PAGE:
Much of Wellington’s cavalry in the Peninsular War, especially in the early years, was made up of light dragoons. Despite their name, their role was much the same as any heavy cavalry, and they were expected to conduct a full charge if required. However their day-to-day concerns focused not on the enemy but on their creature comforts and the maintenance of their horses. Suitable local mounts were difficult to find, yet the perilous voyage necessary to ship animals out from Britain often meant many were lost on route, and were usually in poor condition by the time they arrived. It was common to have many more riders than horses available for duty, yet they played a vital part in screening Wellington’s army and in reporting the movements of the enemy.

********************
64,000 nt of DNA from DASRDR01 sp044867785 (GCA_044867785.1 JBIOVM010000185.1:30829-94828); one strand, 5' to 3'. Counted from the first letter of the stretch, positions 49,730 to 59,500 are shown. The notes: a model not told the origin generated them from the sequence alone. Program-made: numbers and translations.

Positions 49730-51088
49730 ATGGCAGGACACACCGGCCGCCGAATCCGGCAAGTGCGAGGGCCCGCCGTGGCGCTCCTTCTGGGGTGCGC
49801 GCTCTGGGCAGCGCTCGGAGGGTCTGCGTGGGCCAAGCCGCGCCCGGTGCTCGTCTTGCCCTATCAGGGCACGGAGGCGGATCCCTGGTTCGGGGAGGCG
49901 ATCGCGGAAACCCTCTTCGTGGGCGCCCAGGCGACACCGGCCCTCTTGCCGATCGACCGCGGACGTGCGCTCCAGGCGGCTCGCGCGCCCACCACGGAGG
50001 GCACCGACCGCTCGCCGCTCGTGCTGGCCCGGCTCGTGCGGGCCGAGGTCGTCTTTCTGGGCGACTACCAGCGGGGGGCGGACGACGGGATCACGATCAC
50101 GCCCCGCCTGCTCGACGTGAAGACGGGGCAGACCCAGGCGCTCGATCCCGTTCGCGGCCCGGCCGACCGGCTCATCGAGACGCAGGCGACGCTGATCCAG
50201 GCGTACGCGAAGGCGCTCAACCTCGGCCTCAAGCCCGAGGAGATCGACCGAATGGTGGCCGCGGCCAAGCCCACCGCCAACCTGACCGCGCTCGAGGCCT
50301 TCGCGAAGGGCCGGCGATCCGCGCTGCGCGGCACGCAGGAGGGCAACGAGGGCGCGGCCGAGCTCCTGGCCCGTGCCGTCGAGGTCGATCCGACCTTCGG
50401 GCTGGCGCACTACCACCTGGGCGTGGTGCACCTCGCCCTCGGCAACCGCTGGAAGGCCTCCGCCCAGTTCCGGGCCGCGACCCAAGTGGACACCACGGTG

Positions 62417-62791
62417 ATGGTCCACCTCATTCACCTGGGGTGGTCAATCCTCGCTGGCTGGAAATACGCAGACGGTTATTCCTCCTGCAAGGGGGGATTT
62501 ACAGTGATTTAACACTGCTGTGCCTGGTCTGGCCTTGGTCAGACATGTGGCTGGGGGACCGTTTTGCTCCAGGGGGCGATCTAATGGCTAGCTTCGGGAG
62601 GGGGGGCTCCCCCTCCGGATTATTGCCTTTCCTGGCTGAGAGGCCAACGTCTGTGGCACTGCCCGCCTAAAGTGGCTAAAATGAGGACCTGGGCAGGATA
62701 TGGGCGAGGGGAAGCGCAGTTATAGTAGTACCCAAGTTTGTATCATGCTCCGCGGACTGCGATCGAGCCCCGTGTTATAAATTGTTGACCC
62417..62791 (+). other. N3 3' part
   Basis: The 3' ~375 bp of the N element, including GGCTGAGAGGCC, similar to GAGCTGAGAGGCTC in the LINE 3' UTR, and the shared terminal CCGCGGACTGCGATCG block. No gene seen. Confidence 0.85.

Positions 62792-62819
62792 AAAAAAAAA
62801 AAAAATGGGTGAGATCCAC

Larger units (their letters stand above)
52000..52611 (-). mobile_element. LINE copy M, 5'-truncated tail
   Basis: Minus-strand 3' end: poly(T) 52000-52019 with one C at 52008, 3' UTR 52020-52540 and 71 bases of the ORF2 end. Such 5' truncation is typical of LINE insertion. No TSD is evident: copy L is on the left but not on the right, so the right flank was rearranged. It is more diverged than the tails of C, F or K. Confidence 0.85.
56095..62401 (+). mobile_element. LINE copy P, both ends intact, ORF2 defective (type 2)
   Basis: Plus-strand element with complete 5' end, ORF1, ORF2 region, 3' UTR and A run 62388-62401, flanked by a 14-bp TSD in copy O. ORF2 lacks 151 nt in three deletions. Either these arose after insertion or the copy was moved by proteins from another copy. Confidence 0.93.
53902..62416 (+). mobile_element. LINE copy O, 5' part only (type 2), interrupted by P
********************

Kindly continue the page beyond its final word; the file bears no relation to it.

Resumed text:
We shall start this review by talking about the sculpting and general quality of production, because this has an impact on the other aspects of this set. When we say detail is soft we generally mean it is there but blurred and not sharp, but this set really goes beyond soft as much of it just merges into the rest or is almost impossible to make out at all. Basically everything looks like it is being viewed through frosted glass, so the clothing has no creases or folds, the kit lacks almost all detail and the faces are an almost smooth surface with a nose. The right hands of the two poses with right arm attached are indistinguishable from the sword they hold, and those on the separate arms are little better. As the box art shows us, these men wore jackets with lots of fine braiding on the chest. What we have here are bands of smooth strips across the chest, very hard to make out but certainly no braiding. While we understand that such fine details are virtually impossible to reproduce at this scale, usually some attempt is made, but not here. The helmets are another major challenge for the sculptor, which is why none of the men are directly facing forward, but even so there are areas lacking all detail.